Trinidad: Boy found in ‘duck pen’ squalor…goes to school

By Trinidad Express

Safe: The child will be attending school twice weekly.

(TRINIDAD EXPRESS) – THE 16-year-old boy from Tabaquite who was rescued last year from a life of squalor and abuse, went to school on Monday.

It was his first time at a learning institution since pre-school.

He has been enrolled at the National Centre for People with Disabilities (NCPD).

The boy’s caretaker, who asked not to be named, said he will attended classes twice for the week, and it was an emotional day for both of them.

“He was very happy to be dressed in his uniform. When I dropped him off, he cried a little and I know it was because he was a little scared about going to school. It was very emotional for both of us but I am happy that he is finally getting an education.

For all this time he did not go to school and now he will have that chance,” she said.

Speaking on his first day’s experience, the woman said he has made two friends from school.

“I was very excited in telling me about his first day. He even made two new friends. I am so overjoyed that he has this opportunity. It will take some time and my family and I will be patient with him. he has gone through so much under her (the relative’s) care and now he is getting a chance at life,” she said.

The woman said she tried to teach him the basics of learning to count and write. She said the school will conduct a better assessment of his skills and of his learning capabilities before he can attend classes on a regular basis.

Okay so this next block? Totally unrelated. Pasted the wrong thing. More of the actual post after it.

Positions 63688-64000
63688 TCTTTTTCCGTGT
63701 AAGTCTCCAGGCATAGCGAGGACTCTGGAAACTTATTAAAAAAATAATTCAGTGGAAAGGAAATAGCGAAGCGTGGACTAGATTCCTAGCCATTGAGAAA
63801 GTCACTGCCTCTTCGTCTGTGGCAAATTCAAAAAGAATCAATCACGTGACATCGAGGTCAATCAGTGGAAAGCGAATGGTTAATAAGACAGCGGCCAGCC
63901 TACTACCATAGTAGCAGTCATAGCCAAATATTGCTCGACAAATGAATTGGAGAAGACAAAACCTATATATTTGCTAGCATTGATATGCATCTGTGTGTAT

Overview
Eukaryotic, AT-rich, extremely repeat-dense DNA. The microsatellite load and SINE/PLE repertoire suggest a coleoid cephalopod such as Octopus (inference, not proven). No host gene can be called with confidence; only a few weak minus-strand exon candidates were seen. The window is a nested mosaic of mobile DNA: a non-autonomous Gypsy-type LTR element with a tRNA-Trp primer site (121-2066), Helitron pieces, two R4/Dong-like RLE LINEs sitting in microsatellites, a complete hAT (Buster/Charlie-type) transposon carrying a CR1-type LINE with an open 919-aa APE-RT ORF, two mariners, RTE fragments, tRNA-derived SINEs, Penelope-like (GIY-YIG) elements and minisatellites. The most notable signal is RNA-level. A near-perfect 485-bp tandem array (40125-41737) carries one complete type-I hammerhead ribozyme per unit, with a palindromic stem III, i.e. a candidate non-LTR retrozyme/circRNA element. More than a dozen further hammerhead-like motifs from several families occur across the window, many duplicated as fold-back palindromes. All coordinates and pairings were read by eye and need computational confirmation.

The boy’s story was first highlighted by a neighbour on social media when she intervened after the boy was found to be abused by relatives.

The teenager was found to be sleeping near a duck pen and on the day he was removed from the home. There was a gash across the hand.

The Children’s Authority took custody of the boy and conducted an assessment of his condition. A suitable home was found for him.

The caretaker said the Children’s Authority is working closely with her in providing assistance for the teen.

She said he will be receiving counselling as he has endured much in his life.

She said: “He will be going to counselling. He is no trouble at all. I understand how he behaves and the Children’s Authority is helping us.”

Chairman for the Children’s Authority Hanif Benjamin said that though children may come from difficulties conditions, they are resilient and through proper care, love and attention they will thrive.

“What this (the teenager attending school) means I that even though children go through difficulties, they are resilient. What we have to do is create the proper social environment to harness this resiliency and the result is this as we see today with him. we will continue to work with the family, the partners and various organisation as is our mandate.”

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